Miss Floribunda: Beware of berry-bearing bushes
Dear Miss Floribunda,
My neighbor’s toddler recently was nabbed by his older brothers picking red berries from a volunteer bush in their yard. The berries were confiscated, and it seems maybe only one berry was actually eaten, because the baby didn’t get sick. I sent you a picture of a branch with berries, which you identified as bush honeysuckle. You said it was “mildly poisonous.” It seems we are at a time of year when there are a lot of berries on bushes. Although birds seem to eat them and thrive, I worry about little children who might be attracted to them. What should parents look out for?
Afraid, Berry Afraid on Farragut Street,
Dear Afraid, Berry Afraid,
Fortunately, the bush honeysuckle berries don’t taste as good as they look, and a child with a normal sense of taste is unlikely to eat enough to get sick. If a child eats a quantity of berries, vomiting and other evacuation would likely cleanse the system. However, I think the parents should dig up and discard the bush for another reason. Bush honeysuckle harbors deer ticks, and these can transmit Lyme disease, which is extremely serious. Parents who have bush honeysuckle in their yards should check their children at bath time for small black spots — especially around the midriff, arms and scalp — and if a tick is found it should be carefully removed with tweezers. If in a few days a red ring develops around the spot where the tick was attached, the child should be taken to the doctor for testing as soon as possible.
Other plants have berries that are more poisonous, but few are as alluring as the bush honeysuckle. The berries on holly and pyracantha are almost as pretty, but, fortunately, spiky leaves or thorns will repel little fingers.
If you grow lilies of the valley, you ought to remove their very poisonous red berries if your children are too young to warn.
American bittersweet and cotoneaster, which produce flame-colored berries in fall, also should be kept clipped until children reach the age of reason.
Poison ivy forms berries about this time of year, but they are a dull, unappetizing grayish white, and children tend to be attracted to the color red. Fortunately, most poisonous berries are not red. However, pokeweed berries could be of concern, because although the berries are black, they are born on bright pink stems, and like the honeysuckle berries, they are shiny and plump. They are considerably more poisonous than the honeysuckle berries, but one berry sampled wouldn’t do more than cause a stomachache.
Again, most poisonous berries taste bad. The exception is deadly nightshade, which fortunately I haven’t seen in our area.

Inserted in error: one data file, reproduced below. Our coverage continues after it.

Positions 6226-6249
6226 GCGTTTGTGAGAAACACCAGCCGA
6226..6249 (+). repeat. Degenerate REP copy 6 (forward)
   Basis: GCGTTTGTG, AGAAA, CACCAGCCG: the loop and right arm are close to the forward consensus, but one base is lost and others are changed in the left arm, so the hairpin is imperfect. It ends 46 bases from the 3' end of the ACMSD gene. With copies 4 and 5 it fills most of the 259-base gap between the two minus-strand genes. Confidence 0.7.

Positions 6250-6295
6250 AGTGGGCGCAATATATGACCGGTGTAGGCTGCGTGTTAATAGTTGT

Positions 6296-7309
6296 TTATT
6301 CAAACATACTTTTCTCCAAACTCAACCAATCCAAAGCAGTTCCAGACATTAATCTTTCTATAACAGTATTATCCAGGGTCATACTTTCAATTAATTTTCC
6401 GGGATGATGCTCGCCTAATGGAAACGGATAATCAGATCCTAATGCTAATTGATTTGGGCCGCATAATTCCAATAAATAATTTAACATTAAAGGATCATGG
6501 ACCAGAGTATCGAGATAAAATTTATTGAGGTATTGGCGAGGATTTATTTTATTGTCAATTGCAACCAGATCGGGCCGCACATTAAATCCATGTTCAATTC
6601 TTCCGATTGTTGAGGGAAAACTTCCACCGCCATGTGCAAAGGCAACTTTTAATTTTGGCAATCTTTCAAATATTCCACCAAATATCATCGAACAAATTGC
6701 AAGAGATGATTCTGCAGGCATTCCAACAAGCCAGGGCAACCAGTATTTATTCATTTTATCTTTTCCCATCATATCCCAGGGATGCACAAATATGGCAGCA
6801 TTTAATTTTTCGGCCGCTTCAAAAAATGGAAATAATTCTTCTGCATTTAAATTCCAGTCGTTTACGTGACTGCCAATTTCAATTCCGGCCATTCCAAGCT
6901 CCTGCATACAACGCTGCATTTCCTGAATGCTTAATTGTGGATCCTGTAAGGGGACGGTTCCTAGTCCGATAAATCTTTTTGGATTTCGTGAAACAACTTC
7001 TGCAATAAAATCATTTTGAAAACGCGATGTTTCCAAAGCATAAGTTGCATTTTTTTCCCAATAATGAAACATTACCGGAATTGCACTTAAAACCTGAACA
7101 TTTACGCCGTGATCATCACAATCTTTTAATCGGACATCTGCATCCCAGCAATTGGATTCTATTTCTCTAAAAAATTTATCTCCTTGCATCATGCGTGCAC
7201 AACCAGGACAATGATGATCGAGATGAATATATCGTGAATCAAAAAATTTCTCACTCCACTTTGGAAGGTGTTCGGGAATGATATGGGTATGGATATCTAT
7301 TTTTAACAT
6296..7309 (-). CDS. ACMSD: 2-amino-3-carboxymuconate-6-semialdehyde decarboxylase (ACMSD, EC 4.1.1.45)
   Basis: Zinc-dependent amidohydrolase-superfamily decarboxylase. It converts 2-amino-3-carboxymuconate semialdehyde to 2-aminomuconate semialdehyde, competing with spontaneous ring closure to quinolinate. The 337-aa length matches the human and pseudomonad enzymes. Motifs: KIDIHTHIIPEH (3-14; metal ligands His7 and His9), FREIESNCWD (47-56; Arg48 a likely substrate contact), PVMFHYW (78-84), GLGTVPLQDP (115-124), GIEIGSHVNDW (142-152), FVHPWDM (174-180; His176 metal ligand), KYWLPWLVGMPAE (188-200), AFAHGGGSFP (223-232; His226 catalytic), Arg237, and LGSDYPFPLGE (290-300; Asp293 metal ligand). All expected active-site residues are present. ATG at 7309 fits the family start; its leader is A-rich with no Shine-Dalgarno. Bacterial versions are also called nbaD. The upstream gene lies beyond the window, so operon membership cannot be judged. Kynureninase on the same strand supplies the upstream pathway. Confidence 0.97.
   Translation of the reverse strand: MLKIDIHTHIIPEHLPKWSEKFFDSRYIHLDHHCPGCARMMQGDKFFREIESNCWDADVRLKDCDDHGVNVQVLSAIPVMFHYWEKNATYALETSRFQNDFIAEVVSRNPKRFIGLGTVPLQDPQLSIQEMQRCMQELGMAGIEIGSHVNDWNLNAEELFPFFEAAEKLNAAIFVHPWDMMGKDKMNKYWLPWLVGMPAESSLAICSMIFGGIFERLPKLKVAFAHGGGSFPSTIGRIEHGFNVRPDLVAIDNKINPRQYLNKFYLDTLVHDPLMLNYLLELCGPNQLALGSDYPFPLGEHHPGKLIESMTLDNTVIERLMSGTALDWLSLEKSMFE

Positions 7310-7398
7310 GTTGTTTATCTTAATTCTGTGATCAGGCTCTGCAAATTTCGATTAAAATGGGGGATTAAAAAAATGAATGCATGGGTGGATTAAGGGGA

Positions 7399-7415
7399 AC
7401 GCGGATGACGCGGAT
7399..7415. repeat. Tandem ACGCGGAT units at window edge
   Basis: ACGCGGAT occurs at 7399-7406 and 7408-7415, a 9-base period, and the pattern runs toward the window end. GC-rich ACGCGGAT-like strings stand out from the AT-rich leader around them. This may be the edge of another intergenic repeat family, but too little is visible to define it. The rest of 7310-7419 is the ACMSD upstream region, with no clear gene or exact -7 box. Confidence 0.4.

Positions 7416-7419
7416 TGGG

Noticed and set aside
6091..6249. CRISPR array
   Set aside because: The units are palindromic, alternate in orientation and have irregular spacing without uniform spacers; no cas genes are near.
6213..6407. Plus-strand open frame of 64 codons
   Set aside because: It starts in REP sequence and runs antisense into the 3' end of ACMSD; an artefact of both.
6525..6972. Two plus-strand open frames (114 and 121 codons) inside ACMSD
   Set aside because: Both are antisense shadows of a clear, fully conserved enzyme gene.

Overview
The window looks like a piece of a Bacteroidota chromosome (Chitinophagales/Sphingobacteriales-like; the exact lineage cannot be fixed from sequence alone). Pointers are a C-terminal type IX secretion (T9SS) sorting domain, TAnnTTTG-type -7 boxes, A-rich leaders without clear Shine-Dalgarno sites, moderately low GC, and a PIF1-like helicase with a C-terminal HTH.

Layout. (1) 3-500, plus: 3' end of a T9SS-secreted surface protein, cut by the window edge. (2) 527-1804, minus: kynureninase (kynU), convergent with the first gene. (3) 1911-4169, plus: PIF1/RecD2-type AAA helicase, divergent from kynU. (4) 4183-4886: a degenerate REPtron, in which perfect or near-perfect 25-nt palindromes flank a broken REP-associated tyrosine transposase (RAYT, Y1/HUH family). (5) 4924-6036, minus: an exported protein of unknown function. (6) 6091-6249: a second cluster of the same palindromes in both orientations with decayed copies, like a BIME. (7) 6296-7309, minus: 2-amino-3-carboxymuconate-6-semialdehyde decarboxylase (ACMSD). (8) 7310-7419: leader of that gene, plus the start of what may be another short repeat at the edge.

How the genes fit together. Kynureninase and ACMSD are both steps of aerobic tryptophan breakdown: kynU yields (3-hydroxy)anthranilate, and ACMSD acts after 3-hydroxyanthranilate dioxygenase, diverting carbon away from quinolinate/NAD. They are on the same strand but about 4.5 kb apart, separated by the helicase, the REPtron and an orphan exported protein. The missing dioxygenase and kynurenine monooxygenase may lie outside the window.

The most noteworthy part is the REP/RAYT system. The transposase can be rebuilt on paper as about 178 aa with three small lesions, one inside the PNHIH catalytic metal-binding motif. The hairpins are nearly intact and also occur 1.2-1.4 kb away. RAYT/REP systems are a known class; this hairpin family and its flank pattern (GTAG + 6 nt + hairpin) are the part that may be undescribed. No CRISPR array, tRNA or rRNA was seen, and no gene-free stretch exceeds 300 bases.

Still other berries that are pretty but nontoxic are the porcelain berries that have proliferated in our area, thanks to the seed-spreading of birds. Pink, blue and mauve, these berries look like candy, but their taste and texture are actually unpleasant to humans.
Why would poisonous berries not taste good? They don’t taste good for the same reason they are poisonous. The idea is to repel animals and protect the plant. Why are birds seemingly immune to these poisons? Without getting into the complex subject of physiology, let’s just say that Mother Nature wants to encourage birds to eat the fruit and spread the seeds.
Of course, I consulted my cousin Moribunda. She pointed out that adults are also at risk. For example, the poisonous berries of Virginia creeper resemble those of wild grapes. While some people can’t go near Virginia creeper without getting a rash, others might pick the berries with impunity and then make the mistake of tasting them.
Additionally, elderberries are not safe to eat unless cooked. Because they make excellent jam as well as a syrup to treat colds, many people may assume they can eat them raw. That would be a painful mistake. Moribunda insisted that I include the following link to help identify poisonous plants in our area: extension.umd.edu/sites/default/files/2021-03/EB314_PoisonousPlantsMD.pdf.
Please come to the Hyattsville Horticultural Society’s holiday wreath-making workshop on Nov. 17 at the home of Mary Jane Stevens and Robert Meyer (3925 Nicholson Street). Following the brief 10 a.m. meeting, accomplished wreath makers will show you how to embellish your doors and tabletops for Thanksgiving and Christmas. Please bring plant cuttings and other decorative materials to incorporate into your wreath.